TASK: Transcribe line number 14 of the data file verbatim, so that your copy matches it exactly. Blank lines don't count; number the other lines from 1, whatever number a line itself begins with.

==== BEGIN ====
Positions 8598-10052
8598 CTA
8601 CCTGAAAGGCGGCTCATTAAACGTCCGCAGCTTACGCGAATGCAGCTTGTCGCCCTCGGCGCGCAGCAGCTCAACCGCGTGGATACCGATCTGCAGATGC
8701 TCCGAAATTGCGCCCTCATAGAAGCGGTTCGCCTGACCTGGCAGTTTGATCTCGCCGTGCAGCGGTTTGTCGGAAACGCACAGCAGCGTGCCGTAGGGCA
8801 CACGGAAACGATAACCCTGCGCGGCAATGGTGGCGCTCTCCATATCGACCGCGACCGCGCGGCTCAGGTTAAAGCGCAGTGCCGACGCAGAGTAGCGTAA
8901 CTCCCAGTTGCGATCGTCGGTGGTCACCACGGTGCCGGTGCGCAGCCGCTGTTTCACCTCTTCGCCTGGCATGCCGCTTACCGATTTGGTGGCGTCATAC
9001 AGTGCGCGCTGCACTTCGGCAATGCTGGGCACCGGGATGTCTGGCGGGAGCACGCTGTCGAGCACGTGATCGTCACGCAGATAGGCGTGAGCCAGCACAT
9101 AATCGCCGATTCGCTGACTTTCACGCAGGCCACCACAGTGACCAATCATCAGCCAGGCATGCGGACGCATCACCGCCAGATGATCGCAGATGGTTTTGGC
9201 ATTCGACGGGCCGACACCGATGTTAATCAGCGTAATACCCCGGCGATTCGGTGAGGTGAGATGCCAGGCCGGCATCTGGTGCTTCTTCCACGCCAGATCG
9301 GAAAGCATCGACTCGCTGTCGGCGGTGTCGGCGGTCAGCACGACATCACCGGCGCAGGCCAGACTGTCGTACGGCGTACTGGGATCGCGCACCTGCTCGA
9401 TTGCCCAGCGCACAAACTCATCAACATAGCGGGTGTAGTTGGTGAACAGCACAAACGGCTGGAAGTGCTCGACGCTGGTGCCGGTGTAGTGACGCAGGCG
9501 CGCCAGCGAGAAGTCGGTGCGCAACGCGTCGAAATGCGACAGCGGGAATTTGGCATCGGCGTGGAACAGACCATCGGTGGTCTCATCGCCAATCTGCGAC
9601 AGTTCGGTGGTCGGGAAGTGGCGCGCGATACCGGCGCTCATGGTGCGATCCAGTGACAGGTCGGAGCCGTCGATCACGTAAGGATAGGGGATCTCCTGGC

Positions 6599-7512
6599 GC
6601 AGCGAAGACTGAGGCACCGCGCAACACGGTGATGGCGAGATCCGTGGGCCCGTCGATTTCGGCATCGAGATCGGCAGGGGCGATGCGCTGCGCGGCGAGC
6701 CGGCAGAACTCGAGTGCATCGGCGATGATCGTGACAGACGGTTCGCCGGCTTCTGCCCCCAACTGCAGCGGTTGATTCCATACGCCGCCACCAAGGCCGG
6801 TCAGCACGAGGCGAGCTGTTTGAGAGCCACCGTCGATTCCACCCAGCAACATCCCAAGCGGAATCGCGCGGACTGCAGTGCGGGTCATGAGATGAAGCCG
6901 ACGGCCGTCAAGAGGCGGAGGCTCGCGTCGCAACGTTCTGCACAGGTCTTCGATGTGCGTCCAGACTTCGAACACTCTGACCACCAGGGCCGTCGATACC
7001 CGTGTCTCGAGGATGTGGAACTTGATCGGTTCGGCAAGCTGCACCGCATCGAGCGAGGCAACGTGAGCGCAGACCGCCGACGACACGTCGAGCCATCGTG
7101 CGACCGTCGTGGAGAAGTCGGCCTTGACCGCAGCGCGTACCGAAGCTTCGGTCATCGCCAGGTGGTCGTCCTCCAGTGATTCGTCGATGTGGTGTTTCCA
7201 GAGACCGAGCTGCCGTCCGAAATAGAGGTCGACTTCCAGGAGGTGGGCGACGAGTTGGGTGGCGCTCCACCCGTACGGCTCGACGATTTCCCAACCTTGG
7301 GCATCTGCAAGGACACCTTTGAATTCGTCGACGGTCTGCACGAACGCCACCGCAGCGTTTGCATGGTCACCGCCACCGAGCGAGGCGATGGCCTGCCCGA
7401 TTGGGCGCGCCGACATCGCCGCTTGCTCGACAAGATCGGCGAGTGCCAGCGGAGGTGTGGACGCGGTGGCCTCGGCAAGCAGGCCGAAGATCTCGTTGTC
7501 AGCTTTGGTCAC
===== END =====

Positions 6599-7512